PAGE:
Turtle Rock Studios’ new asymmetrical 4v1 first person shooter Evolve is finally here, and with it comes the questions. Is it really possible to balance a game where the whole idea is that one player is significantly more powerful than the rest? How do you handle matchmaking when people will inevitably want to play the same class? Can the game sustain interest long term? Let’s delve into our First Opinion and find out.

So far I have played about eight or ten solo bot matches and a handful of online rounds, and they both have their pros and cons. Perhaps the biggest benefit of single player play (over a pickup group, especially) is getting to play whoever you want. When you join an online game it’s a crapshoot whether you’ll get to play one of the hunters you actually enjoy and have leveled up, or if you’ll get stuck with a hunter you never play as and have no experience with. I recently joined a match and was assigned as Hank, the support hunter. I had never played as Hank before this so I had to learn on the fly in a live match, which is not optimal for anyone involved.


The Hunter Crew

Anyone who has experience with shooters can pick up any hunter’s basics, but there are nuances that you really need to know to play them effectively. For example, I really like the Trapper class, but the two Trappers I have so far, Maggie (who you start with) and Abe both play fairly differently. Maggie relies on her pet trapjaw Daisy (which is really weird for me since my old dog was named Daisy and my current one is Maggie, so… yeah) to track the monster and can lay harpoon traps on the ground for monsters to trip. Abe on the other hand places sound spikes that alert the team when the monsters passes them, producing a more passive hunt as you lay the traps and wait for them to be tripped, but once you find the monster Abe’s harpoon gun results in a tug-of-war with the monster as you spear the beast and try to hold on to it while your team opens fire.

Unlocking new classes of hunter and monster require repeated play to achieve various statistical milestones with your current class’s abilities. Want to unlock the Kraken? You’ll need to play as the Goliath and use your fire breath, rock throw and other abilities a not-insignificant number of times on the hunters. This seems like a time sink, but it also makes sure that you have experience with all of a character’s abilities.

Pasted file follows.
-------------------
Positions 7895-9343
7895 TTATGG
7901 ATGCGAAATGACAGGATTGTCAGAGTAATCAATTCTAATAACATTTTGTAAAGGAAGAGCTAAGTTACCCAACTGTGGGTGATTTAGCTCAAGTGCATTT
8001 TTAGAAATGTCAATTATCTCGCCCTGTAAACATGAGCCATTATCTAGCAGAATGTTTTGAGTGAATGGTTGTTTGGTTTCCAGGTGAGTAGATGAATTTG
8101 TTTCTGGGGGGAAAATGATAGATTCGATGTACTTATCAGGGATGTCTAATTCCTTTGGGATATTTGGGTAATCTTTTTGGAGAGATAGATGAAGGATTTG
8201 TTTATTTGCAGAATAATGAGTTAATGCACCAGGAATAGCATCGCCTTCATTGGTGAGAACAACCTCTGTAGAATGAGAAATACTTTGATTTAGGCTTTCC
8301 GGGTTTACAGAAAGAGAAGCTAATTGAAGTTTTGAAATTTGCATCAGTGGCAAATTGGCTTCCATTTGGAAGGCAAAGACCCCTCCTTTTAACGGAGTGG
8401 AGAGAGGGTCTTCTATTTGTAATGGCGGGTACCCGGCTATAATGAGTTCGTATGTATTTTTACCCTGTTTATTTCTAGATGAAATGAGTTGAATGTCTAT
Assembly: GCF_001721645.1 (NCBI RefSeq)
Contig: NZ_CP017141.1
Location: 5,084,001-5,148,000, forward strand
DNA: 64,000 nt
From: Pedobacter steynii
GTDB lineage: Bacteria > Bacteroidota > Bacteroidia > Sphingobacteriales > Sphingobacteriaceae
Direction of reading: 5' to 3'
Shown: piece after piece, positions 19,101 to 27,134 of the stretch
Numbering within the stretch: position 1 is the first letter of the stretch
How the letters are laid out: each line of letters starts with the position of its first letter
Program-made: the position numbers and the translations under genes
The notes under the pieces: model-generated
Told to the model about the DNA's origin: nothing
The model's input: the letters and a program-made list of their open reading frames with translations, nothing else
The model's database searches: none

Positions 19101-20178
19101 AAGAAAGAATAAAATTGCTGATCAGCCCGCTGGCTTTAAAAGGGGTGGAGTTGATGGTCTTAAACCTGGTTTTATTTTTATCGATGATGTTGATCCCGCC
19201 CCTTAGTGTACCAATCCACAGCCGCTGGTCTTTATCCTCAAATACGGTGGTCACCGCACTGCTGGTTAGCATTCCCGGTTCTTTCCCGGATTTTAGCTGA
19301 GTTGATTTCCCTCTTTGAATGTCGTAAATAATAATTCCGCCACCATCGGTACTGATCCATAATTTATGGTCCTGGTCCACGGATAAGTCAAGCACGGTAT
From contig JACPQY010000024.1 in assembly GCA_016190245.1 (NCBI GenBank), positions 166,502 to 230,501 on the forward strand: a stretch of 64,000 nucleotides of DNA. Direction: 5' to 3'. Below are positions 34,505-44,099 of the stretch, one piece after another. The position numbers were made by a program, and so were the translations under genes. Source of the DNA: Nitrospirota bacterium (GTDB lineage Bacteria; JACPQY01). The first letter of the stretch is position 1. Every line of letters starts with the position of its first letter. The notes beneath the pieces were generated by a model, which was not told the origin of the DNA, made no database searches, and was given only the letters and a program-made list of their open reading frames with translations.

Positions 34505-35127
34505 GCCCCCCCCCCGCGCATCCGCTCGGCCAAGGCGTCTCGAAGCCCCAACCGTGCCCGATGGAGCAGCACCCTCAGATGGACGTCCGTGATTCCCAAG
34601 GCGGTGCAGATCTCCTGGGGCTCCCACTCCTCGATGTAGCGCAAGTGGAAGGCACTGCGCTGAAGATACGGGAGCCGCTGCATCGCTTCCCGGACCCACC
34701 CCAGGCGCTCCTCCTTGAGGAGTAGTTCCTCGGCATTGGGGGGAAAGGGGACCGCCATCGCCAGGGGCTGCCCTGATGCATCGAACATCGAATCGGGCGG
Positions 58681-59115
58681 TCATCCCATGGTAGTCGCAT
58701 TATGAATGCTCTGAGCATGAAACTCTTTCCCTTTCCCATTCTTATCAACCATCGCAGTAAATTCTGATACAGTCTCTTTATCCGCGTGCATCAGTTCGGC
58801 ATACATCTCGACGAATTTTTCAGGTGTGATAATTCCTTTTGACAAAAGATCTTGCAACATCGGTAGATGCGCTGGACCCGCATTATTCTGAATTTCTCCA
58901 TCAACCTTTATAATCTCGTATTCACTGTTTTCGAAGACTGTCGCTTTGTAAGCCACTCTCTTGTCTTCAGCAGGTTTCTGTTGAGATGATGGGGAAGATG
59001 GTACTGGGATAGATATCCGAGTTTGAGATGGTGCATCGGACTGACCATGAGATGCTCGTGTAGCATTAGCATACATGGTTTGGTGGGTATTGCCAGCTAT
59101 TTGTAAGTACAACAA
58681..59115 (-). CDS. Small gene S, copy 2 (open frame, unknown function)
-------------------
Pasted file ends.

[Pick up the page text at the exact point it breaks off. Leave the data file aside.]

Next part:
The new Goliath-brand roaster

I have played all of the modes, and in my opinion the default Hunt mode, where the only goal is to kill the monster before getting killed yourself, is the weakest. You end up spending large chunks of the round trying to catch up to the monster to engage in a short fight (preferably within your dome trap), after which it will likely escape and go in to hiding again for another few minutes. That tedious cat-and-mouse feel gets a little old after a while. Fortunately the other modes are allot stronger. There’s the MOBA-like Defense mode where the monster and a couple of mini-Goliath minions try to destroy a series of power stations while the hunters try to fend them off, which is my favorite for forcing engagements between the sides. The Nest mode sets the hunters on a mission to wipe out Goliath eggs (regardless of the monster being played). The monster can hatch the eggs to sick a mini-Goliath minion on the hunters, and the hunters have to then kill the minion in lieu of its egg. Lastly, the Rescue mode has the hunters trying to revive and guide soldiers to specific spots where a dropship will pick them up. This wasn’t as fun as the other non-Hunt modes, but still better than Hunt.

Playing as the monster is a unique experience. You’re really powerful, but you can get swarmed and overwhelmed rather easily. My gripe is that once I’m spotted, I usually have trouble breaking away from the hunters. It takes a specific style and mindset to properly play a monster, and I don’t really have that down.

With only a handful of hours down, there’s allot of Evolve ahead before we can render a review, so look for that in in the next week or so.